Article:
Kannur is known for quality handloom, which very few people are aware of and has a rich history and tradition. However, the sector has been facing a crisis due to lack of demand for their products which failed to catch the imagination of the new generation coupled with the lack of new marketing avenues.
Kannur handloom weavers to sell their products, including shirts with traditional designs have found e-commerce to be their new saviour as they aim to exploit the reach of giants such as Amazon and Flipkart.
The district administration has been taking steps to help the handloom sector regain its reputation it once enjoyed by arranging for training of the weavers in creating attractive designs. Seeking a wider and direct market for the weavers, it has also helped them tie up with e-commerce giant Amazon to start with.
The â€œCannloomâ€ brand products being sold on Amazon include menâ€™s formal shirts in cotton and linen and those with traditional designs of Keralaâ€™s popular martial art â€œKalaripayattuâ€ and â€œTheyyamâ€ ( a popular ritual form of worship of North Kerala) and cotton dhotis.
District Collector Mir Muhammed Ali said that they were trying to help the handloom sector regain its reputation and restore Kannurâ€™s rich tradition. â€œCannloomâ€ brand with shirts having â€œKalariâ€ and â€œTheyyamâ€ designs, went online on May 14 this year on Amazon and the response had been encouraging, he said.
Launching the products on a major platform like Amazon was an unexplored territory and a first by a weavers society in the state, Mir Muhammed Ali said. They started by designing attractive handloom bags and as they moved on they wanted to combine looms and lores of the region and thought of taking â€œKalaripayattuâ€ and â€œTheyyamâ€ motifs, which are part of Kannurâ€™s tradition,â€ he said.
Each shirt has a unique tag, which means each product was one of its kind, he said. Presently, 80 weavers and workers of Kuthuparamba Weavers Cooperative Society have gone online with the two products. Also, 16 more weavers societies have completed training at National Institute of Fashion Technology (NIFT) and would be launching their products soon online, he said.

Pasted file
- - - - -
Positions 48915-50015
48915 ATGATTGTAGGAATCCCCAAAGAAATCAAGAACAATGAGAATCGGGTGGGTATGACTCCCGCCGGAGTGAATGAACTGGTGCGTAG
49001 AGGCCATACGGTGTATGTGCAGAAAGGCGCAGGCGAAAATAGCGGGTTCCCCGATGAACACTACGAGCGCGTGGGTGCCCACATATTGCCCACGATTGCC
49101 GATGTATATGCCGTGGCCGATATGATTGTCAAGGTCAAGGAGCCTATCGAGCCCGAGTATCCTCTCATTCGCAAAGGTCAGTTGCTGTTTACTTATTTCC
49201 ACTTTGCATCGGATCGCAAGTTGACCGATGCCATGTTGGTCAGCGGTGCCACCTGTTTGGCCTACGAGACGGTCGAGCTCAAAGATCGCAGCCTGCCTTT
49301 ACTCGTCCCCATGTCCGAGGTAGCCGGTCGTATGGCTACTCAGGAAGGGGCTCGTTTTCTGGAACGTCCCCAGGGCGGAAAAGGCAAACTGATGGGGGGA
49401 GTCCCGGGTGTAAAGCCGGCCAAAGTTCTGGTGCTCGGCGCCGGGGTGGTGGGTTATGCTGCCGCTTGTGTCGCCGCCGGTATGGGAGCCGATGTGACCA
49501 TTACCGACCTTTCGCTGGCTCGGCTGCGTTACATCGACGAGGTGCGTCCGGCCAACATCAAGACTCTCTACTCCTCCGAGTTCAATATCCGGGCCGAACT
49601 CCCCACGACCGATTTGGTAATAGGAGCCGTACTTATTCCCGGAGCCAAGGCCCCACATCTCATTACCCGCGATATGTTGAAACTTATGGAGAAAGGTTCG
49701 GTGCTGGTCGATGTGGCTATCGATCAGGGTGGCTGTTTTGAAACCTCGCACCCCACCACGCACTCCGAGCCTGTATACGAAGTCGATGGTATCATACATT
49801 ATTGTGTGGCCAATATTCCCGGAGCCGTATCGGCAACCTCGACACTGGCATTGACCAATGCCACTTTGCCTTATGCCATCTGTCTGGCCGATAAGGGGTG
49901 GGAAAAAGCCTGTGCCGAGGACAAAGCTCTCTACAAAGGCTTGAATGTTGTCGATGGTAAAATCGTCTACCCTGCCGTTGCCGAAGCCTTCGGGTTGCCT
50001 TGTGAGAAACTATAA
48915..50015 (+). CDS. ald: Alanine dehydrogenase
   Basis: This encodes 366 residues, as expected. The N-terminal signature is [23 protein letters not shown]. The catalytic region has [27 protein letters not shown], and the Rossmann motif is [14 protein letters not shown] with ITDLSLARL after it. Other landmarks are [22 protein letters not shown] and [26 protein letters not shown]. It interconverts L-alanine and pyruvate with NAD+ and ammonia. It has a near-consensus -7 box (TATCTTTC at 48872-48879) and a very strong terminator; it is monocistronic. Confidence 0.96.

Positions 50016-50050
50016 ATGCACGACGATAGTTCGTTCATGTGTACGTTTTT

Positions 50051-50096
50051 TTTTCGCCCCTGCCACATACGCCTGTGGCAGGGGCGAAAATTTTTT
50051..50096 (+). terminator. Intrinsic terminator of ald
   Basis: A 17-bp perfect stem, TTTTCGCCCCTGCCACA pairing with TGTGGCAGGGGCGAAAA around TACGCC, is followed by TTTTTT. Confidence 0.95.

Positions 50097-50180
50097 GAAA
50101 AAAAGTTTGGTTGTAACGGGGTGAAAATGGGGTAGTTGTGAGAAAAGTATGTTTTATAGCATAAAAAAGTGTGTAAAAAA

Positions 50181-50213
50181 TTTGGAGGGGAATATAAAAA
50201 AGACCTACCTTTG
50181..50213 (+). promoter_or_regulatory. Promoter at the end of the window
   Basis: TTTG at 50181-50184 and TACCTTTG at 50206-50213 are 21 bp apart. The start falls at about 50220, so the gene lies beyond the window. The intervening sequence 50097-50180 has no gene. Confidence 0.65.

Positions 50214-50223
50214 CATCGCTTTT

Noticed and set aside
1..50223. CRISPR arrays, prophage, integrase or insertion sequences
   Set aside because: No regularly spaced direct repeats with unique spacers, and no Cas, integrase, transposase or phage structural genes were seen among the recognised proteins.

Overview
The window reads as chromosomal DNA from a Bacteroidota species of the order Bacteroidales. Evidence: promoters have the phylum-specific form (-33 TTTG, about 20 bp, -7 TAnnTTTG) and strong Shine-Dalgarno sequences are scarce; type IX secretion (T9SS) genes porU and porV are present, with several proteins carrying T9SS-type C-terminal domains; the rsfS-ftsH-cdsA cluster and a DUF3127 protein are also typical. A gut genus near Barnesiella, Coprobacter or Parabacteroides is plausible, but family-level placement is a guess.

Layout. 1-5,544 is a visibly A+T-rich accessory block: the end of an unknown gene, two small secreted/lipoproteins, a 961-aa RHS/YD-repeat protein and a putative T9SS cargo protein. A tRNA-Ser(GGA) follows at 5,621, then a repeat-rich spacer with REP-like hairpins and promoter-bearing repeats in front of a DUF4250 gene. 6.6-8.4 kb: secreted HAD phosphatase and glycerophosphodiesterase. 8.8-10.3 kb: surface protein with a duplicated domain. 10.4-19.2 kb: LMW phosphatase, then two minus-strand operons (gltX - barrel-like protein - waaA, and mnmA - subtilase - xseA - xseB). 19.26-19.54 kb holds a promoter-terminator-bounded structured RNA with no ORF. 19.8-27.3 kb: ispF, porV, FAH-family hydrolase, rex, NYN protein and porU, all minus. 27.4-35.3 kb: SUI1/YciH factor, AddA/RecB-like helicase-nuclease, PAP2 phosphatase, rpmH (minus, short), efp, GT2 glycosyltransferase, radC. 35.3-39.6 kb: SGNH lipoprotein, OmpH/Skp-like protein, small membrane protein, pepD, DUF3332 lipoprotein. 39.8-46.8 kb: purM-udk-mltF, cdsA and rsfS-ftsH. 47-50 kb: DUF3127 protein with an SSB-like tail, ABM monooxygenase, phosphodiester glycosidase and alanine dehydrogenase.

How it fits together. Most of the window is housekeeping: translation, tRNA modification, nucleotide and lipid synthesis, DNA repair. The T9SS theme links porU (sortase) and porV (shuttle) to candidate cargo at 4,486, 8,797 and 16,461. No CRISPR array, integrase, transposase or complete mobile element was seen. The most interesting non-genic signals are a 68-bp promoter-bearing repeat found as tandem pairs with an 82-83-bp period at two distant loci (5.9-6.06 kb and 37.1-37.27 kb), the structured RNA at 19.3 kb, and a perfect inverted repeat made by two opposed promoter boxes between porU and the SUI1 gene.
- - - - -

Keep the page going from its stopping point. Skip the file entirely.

There are also plans to bring out sarees, towels and bags with unique traditional designs of Kannur, he said. While â€œTheyyamâ€ shirt is pure handwoven linen and priced at Rs. 2,000, the â€œKalariâ€ shirt costs Rs. 1,500 and ordinary handloom shirt Rs. 1,200.
They are in talks with Amazon to reduce their fees which will cut prices by 10-12 percent. Hitherto, the handloom products were either being sold across the counter and proper sales was happening only during the festival seasons of Onam and Christmas.
The new endeavour will help the removal of large middlemen and benefits would go directly to societyâ€™s weavers, he said. According to Kuthuparamba Weavers Cooperative Society secretary Sujesh, they have already earned a revenue of Rs. 15,000 by sale of the products in Amazon so far. There is good demand for the products and weavers have realised with changing times and habits, there is need to incorporate new designs to attract more customers.
There are also plans to sell products through Flipkart and Myntra. Anusree, who is designing the products, said efforts were also on to launch Theyyam-inspired sarees, cotton dhoties with traditional printed borders of Theyyam and Kalari.
They are in the process of doing a complete collection of shirts, dhoties, and sarees of â€œTheyyamâ€ and â€œKalariâ€ designs by Onam,â€ she said adding already work on some 120 shirts had been completed. Initially, the weavers were slightly hesitant with the new ideas, but with enquiries pouring in, things are changing, said the 25-year-old who has passed out of National Institute of Design, Mumbai. There are also plans to incorporate printed shirts with contemporary motifs like wifi symbols to attract more youngsters.
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